4. Results of the chemical analyses
In the Tables 2 - 5 we give the results of the abundance analysis for each programme star. For every ion we list the number of lines used, the mean equivalent width, the absolute abundance, the abundance ratio relative to the solar value and the internal scatter, if more than one line is used. A complete line list with the detailed atomic data can be obtained upon request. For the solar iron abundance we used the meteoric iron abundance of 7.51.
Table 2. Chemical analysis of HR 1865. In the last column we listed the difference with the analysis of Venn (1995b).
4.1. HR 1865 and HR 1017
Although our primary goal was to use the spectra of the narrow-lined supergiants HR 1865 and HR 1017 for line-identification purposes and to recognize possible blending in the spectra of the IRAS objects, we also performed a complete LTE abundance analysis of these two bright objects.
The non-variable HR 1865 is a very bright Galactic F-type supergiant which is often used as a standard star for Galactic and extragalactic research. The most recent extensive chemical study is by Venn (1995a, b). She deduced model-parameters of = 7400 K and log g = 1.1 and = 4.0 km s-1 which are similar to our findings. The difference between the two studies is given in Table 2. Generally the agreement is rather good with the noticeable exception of Mg I, S I and Sc II where the difference amounts to 0.26, 0.22 and 0.23 dex respectively. There are no Sc II and Mg I lines common in our analyses. The common S I lines (3 in total) have very similar equivalent widths, so the difference in results is due to slightly different atomic parameters and microturbulent velocity.
The most recent analysis of HR 1017 we found in the literature is by Luck & Lambert (1985). The atmospheric parameters they found are somewhat cooler than ours: = 6250 K, log g = 0.90 and = 3.0 km s-1. Their iron abundance is somewhat higher, but generally the agreement between the abundances is good.
4.1.1. Intermediate and heavy elements (Na-Zr)
Except for Na, the other elements do not seem to be enhanced (see Fig. 3). This corresponds to the abundance analysis of Venn and Luck & Lambert.
Both HR 1865 and HR 1017 display a strong sodium enrichment ([Na/H]=+0.39 and +0.68). Sodium enrichment in F-K supergiants was first reported by Luck (1977, 1978). Since then several authors have detected an enhancement of Na (see Venn 1995b and references therein). Boyarchuk & Lyubimkov (1983) proposed two possibilities for the Na-enrichment: 1) non-LTE effects in the tenuous and cool atmosphere, of which the corrections in the abundances are -0.1 dex for weak lines 2) during a NeNa proton capture reaction (22 Ne(p, )23 Na) Na could have been synthesized and after deep mixing with the interior (first dredge-up), Na-enrichment may occur in the stellar atmosphere (Venn 1995b). The Na-synthesis can only take place when the temperature is high enough. Therefore Na-enrichment is mass dependent: the more massive the star, the stronger Na will be enhanced. Takeda & Takada-Hidai (1994) calculated that HR 1865 is a less massive star than HR 1017 ( =17 and =14.5 ); the Na enrichment displays the same trend.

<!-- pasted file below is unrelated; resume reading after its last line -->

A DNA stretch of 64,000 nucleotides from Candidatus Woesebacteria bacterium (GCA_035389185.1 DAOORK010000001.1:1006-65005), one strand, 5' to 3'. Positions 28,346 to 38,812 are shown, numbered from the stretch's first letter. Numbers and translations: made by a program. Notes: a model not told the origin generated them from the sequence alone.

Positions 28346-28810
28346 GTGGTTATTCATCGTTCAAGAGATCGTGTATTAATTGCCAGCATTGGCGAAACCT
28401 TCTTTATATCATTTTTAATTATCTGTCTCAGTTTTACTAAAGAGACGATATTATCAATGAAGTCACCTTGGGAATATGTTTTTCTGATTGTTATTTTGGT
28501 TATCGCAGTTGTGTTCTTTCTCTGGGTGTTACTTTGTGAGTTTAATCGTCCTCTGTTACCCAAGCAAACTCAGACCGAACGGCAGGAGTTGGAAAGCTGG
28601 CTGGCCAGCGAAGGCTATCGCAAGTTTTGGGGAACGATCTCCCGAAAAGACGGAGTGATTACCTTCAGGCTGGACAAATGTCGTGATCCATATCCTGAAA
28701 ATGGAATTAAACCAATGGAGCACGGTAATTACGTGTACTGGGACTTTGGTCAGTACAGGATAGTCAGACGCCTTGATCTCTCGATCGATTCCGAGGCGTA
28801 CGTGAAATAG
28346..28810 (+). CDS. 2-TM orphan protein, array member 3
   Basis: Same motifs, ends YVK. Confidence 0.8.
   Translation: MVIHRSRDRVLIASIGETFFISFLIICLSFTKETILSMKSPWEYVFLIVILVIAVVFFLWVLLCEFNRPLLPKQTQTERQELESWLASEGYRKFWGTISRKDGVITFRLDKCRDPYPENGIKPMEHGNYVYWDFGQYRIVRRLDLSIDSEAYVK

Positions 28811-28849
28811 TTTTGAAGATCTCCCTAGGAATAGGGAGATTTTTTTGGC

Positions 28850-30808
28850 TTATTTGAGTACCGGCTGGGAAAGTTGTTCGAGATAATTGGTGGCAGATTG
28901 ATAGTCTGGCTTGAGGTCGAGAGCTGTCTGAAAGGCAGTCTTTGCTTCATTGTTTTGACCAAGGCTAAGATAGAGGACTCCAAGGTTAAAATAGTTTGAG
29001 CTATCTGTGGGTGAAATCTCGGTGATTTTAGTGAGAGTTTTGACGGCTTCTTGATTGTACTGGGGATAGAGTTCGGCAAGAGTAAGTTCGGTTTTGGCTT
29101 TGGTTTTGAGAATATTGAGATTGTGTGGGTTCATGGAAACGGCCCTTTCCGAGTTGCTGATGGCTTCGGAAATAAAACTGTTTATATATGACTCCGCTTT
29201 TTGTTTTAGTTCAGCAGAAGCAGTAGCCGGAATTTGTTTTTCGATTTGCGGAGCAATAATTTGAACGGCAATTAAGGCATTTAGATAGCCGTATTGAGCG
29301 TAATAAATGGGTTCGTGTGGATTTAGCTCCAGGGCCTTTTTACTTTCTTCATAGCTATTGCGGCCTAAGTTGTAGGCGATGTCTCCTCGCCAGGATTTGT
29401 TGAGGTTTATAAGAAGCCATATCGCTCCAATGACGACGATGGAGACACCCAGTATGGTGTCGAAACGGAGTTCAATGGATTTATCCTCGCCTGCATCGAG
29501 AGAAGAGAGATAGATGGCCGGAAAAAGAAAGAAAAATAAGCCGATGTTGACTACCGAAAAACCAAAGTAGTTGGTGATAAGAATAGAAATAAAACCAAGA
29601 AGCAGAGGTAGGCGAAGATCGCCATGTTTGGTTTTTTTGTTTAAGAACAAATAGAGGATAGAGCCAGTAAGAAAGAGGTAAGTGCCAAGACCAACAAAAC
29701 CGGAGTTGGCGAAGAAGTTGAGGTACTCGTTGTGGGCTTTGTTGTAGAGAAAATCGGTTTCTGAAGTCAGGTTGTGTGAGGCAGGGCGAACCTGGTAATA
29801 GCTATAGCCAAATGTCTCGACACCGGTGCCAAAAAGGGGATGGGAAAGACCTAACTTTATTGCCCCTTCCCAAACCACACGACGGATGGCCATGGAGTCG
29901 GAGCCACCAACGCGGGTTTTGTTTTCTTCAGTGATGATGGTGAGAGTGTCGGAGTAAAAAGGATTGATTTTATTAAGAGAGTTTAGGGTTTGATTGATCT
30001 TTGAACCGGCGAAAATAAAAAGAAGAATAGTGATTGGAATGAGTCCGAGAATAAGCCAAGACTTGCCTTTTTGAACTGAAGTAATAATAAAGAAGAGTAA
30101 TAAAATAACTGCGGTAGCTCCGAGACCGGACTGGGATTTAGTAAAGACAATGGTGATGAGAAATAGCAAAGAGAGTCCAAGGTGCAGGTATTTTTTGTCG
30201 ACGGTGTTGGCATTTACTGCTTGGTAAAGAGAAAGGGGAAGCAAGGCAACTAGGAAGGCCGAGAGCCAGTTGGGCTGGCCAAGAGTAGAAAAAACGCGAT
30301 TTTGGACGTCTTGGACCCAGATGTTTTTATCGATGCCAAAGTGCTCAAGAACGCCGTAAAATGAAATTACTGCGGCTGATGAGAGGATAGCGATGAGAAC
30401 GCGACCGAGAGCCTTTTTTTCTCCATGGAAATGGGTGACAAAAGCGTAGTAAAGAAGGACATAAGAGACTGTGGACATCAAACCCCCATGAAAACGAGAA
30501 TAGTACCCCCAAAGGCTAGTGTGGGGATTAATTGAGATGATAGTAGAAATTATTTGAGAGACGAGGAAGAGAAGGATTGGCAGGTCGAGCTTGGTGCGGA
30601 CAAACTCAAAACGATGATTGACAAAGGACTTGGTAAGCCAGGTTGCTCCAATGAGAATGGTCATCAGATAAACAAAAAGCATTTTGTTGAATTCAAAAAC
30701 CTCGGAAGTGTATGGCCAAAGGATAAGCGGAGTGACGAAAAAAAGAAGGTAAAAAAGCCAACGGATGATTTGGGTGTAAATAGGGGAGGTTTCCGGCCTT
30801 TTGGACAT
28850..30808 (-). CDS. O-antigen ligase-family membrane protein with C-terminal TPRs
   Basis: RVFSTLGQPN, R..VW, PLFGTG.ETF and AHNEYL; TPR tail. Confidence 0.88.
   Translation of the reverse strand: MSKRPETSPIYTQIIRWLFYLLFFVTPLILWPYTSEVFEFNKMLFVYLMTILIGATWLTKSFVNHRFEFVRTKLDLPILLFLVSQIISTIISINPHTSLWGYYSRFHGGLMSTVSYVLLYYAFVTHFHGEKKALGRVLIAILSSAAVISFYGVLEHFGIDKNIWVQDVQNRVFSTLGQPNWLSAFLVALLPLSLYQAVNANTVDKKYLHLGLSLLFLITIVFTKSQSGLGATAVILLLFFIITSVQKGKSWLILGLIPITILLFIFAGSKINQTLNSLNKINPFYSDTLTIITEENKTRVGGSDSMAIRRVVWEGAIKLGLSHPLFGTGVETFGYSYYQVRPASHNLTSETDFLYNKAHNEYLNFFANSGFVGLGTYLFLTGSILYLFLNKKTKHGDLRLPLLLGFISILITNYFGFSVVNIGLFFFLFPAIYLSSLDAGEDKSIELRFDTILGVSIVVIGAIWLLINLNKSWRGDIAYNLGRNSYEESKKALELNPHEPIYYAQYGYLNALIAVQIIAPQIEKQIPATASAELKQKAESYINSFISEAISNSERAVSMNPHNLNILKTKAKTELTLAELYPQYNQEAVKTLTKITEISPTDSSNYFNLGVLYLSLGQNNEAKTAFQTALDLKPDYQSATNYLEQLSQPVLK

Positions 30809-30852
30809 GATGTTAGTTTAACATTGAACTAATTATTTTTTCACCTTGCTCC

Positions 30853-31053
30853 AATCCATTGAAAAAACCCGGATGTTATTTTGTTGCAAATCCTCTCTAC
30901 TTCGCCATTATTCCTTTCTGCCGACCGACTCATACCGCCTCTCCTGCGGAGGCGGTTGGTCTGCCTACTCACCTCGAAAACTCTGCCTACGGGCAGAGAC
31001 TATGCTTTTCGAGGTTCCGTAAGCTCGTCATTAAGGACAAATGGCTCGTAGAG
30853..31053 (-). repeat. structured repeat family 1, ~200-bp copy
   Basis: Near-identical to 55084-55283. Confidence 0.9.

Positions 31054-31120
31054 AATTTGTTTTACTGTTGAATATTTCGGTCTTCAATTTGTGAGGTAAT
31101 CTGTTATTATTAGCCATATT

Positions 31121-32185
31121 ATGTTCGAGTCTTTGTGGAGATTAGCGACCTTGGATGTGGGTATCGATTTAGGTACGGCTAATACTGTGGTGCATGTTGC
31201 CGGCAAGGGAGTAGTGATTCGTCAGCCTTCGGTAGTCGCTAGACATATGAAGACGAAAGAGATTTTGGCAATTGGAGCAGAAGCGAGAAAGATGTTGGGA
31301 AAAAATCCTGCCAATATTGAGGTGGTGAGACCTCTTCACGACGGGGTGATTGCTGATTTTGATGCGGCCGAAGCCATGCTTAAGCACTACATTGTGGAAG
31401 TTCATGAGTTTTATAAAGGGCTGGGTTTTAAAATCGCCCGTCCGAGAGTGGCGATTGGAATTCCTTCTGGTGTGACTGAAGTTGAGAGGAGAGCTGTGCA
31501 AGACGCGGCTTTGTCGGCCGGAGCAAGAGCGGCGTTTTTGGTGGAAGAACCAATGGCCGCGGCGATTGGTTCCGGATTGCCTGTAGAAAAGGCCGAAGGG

Interestingly in an LTE analysis of several high-luminosity LMC/SMC Cepheids, Hill et al. (1995) did not found a general Na enhancement. Since the same temperatures and densities apply for the LMC/SMC Cepheid models, there is a hint that the Na enhancement of the Galactic Cepheids is real and not due to non-LTE effects. Detailed evolutionary models coupled with accurate nucleosynthetic networks are, however, needed in order to quantify the dependance of the nucleosynthetic yields and mixing ratios on the overall chemical composition, or other as yet unexplained difference in the LMC/SMC and Galactic supergiants.
4.2. IRAS 22223+4327 and IRAS 04296+3429
Both IRAS 22223+4327 and IRAS 04296+3429 are iron deficient, [Fe/H]=-0.4 and -0.7 respectively. Together with the value of their galactic latitude (b=- for IRAS 22223+4327 and b=- for IRAS 04296+3429) this indicates that the IRAS-sources are low-mass objects of a relatively old population. The radial velocity deduced from the spectra are and for respectively IRAS 22223+4327 and IRAS 04296+3429 which are similar to values found in the literature (Omont et al. 1993). So far there is thus no evidence for radial velocity variations and binarity of the programme stars.
4.2.2. 3rd dredge-up
Both stars display a strong enrichment of carbon ([C/Fe] = +0.5 and +0.9), an indication that the third dredge-up was effective. During this third dredge-up material out of the helium-burning shell is mixed into the stellar photosphere. Unfortunately, the O abundance is difficult to compute in this temperature-gravity domain. The only lines available are the O triplet at 6150 Å , but these are heavily blended with a Fe I and a Si I line. We only could determine the O abundance for the bright IRAS 22223+4327 and we obtain a C/O ratio of 1.3, but due to the large uncertainty of the O abundance this ratio is not very accurate. From the atomic photospheric lines alone the C/O ratio cannot be determined accurately enough to claim the objects to be real carbon stars (C/O 1). The sum of the CNO nuclei is therefore also rather uncertain and compared to the expected value for an unevolved star of the same metallicity we find only a CNO of +0.05.
The most convincing argument for mixing products of the helium-burning shell into the atmosphere are the large s-process elemental abundances. For IRAS 22223+4327 and IRAS 04296+3429 we could derive abundances of 9 respectively 7 s-process elements and all turned out to be significantly overabundant, even relative to the solar value. We will focus on the distribution of these elements in a separate section.
For metal deficient stars the abundances of s-process-elements scale with Fe for -1.5 [Fe/H] 0.0 (see Wheeler 1989). For IRAS 22223+4327 and IRAS 04296+3429 [s/Fe] is 1.0 and 1.4! There is thus no doubt that both IRAS stars are post 3rd dredge-up stars.
4.3. Intermediate-mass elements (Al-Ni)
For unevolved metal deficient stars a slight overabundance of the -elements reflects the chemical history of our Galaxy. The solar neighbourhood displays an increase of the [ /Fe] ratio from 0.0 to +0.4 in the metallicity region from about solar to [Fe/H]=-1.0 (Edvardsson et al. 1993). When we take into account the error bars in the -abundances, the overabundances of Si, S and Ni in IRAS 04296+3429 and Si and Ti IRAS 22223+4327 do not seem to be abnormal. We may conclude that the 3rd dredge-up did not enhance significantly the isotopes.